Tibetan traditions in pottery sometimes make use of sherds as decorative elements in their newly thrown pieces–a physical expression of Buddhist philosophy exemplifying the notion of birth and rebirth, impermanence, and beauty in the imperfect. Here though, in Kutch, the practical and metaphorical dimensions of using that which is broken to create something new, is both lyrical and a model for sustainable living.

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Have I got a treat for you this week from Jingdezhen, China. Today’s sherd looks at what 500 kg can do when people work collaboratively: I watch this anytime 10 pounds of clay pushes me around too much. 

This is very relational work you are engaged in: how you touch, and how you leave the body of clay ought to be in your thinking, and eventually metabolized into choreography. 

Auguste Elder

A few things to look for while watching this:

1. Note how relatively little water these ceramists use in the making of this massive vat. This is a good practice to inculcate, especially as your forms begin to increase in size and complexity. Too little water, and you run the risk of torquing or deforming your works due to friction; too much water, and your vessels’ wall/shoulder strength weaken as the bonds between the microscopic shingles decay. Think on a microscopic level, where water molecules are really serving as miniature ball bearings. Listening to the clay as it transitions from dry to slippy, slippy to sticky; feeling out the temperature of your clay as it moves beneath your hands, from cool to warm/hot; responding to the plasticity of the walls as they thin out: these are all signals transmitted to the alert and practiced. 

2. Note that nearly every gesture and movement performed on the clay is assisted by more than one hand. Stability of the potter(s) allows the forms to emerge, however symmetrical or free-flowing the final piece. Think of your one hand providing emotional or moral support to the other as you center, pull, inflate, or collar. There are exceptions to every rule, of course. But

finding one’s center in relationship to the clay’s center allows the rest of the world to spin as it will. 

Auguste Elder

3. Intentionality of gesture. Introducing the hands/body to the clay, as well as releasing oneself from the clay is as important as shaping words or notes with the breath. This is very relational work you are engaged in: how you touch, and how you leave the body of clay ought to be in your thinking, and eventually metabolized into choreography.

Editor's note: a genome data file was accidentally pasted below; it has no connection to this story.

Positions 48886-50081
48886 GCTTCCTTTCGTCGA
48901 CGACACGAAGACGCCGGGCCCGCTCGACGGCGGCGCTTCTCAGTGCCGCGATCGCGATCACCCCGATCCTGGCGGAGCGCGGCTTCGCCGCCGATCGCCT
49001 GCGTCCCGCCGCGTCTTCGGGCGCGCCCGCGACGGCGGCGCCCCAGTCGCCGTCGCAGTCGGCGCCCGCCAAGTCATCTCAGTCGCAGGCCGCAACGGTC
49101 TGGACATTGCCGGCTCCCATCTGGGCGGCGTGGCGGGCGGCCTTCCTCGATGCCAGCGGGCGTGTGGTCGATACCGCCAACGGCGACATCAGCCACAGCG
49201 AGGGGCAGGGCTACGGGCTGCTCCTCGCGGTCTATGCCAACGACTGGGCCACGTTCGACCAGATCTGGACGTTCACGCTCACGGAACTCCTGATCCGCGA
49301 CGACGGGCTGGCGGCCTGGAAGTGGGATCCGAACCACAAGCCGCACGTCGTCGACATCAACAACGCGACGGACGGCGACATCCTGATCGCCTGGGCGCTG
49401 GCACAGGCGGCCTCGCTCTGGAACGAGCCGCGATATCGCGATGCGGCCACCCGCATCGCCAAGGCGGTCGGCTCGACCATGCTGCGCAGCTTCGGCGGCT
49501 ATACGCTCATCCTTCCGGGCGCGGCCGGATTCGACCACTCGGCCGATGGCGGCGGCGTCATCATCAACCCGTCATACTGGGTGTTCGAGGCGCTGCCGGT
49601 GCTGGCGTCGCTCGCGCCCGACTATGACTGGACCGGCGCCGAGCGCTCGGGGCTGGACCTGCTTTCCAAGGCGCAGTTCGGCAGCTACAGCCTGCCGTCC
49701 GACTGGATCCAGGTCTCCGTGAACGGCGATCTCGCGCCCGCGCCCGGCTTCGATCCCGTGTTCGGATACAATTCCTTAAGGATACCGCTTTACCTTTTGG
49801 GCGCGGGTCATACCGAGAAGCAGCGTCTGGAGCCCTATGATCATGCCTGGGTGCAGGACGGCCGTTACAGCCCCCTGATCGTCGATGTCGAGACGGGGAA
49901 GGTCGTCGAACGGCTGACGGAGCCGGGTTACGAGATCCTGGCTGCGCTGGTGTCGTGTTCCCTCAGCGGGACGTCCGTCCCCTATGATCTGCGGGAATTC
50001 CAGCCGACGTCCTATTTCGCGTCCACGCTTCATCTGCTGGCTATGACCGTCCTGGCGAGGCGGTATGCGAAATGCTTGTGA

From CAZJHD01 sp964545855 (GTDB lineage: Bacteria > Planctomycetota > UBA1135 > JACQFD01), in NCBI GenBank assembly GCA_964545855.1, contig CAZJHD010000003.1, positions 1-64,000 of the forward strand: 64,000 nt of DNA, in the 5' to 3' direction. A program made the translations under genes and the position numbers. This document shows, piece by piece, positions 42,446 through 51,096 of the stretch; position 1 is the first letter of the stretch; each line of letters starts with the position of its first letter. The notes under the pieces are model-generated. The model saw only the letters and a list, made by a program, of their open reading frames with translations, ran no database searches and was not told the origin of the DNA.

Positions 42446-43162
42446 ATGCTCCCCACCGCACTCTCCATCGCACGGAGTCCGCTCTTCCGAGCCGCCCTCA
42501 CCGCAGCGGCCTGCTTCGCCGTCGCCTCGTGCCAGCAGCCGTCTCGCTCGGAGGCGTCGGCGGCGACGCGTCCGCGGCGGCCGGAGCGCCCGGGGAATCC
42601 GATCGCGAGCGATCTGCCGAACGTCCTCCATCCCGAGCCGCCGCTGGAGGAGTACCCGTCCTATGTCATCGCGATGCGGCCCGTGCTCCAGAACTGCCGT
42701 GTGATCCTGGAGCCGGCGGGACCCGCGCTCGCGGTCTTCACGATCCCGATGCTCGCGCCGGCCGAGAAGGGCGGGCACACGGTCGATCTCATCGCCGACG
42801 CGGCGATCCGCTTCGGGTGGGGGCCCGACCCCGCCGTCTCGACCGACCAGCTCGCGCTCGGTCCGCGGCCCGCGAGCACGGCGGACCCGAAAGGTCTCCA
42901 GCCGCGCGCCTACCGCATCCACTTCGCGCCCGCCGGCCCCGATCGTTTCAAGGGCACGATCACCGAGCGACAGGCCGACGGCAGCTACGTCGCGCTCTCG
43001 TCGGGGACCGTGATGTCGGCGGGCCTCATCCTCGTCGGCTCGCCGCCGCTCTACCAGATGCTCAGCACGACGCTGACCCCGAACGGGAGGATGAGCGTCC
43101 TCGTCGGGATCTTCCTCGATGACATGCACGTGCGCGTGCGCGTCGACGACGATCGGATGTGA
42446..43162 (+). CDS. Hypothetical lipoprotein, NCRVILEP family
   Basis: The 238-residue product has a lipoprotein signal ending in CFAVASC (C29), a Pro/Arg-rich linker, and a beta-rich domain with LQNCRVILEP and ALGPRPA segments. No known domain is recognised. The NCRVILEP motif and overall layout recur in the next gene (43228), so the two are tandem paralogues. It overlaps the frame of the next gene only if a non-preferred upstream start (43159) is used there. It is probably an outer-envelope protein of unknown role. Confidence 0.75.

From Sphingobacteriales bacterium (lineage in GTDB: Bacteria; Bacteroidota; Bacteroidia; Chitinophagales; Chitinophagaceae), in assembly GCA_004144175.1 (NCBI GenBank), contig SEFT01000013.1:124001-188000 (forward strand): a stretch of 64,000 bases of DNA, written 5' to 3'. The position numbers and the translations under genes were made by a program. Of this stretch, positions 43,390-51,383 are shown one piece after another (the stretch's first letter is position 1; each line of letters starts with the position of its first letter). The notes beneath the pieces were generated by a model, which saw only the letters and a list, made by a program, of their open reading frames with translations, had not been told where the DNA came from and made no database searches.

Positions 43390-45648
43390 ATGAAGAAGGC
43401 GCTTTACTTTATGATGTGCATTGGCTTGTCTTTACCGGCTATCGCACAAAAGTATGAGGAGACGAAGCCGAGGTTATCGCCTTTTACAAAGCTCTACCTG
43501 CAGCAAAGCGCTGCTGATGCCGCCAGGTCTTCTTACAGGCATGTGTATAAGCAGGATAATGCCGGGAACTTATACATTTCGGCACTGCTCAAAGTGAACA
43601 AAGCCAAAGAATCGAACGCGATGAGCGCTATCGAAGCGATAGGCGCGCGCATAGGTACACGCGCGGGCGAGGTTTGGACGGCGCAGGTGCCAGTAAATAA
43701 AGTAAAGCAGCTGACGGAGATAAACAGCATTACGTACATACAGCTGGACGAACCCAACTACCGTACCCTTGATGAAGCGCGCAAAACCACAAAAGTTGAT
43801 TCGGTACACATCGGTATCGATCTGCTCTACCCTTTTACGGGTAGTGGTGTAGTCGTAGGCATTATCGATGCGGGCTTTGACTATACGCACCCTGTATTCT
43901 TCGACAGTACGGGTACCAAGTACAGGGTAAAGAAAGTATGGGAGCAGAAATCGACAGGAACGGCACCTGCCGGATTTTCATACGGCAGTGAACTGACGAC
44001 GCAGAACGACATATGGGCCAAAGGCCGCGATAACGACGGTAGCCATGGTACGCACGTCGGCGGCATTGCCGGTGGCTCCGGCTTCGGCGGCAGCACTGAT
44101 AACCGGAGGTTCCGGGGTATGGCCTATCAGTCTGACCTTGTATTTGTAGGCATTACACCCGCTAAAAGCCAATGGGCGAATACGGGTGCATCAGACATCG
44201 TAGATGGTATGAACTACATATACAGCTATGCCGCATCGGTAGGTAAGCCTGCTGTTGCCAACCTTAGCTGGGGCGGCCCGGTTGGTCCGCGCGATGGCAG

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The collaborative work of Pueblo potters Maria Martinez and her husband Julian Martinez.

Their story is an interesting one, as it was an archeological dig near their home of San Ildefonso, New Mexico that sparked the resuscitation and expansion of a traditional form. Maria would hand-build/coil her wares, their grandchildren would then burnish them with smooth stones, and Julian would paint the designs. Their works are world renowned for the shiny black pots native to the region: a surface quality resulting from firing the wares in a densely smokey reduction that trapped the carbon into the clay.   

One of these days, what I did, what you are doing, what we are doing, will be important.

Maria Martinez to her grandchildren

Carry that thought into your practice, for you know my stance well: that pottery is evidence of our endeavors. And it’s interesting that most of the clay we use in studios has been recycled, likely more than once. The next piece you toss into the recycling canister will become someone else’s revelation. The piece you carry out of the studio is the product of many other’s learning process. Each piece contains in it the effort, joy, frustration, learning, hopes, and do-overs of those who’ve come before you to the wheel. What they did, what you are doing is important, a circle with no beginning or end: as your wheel spins, so do we.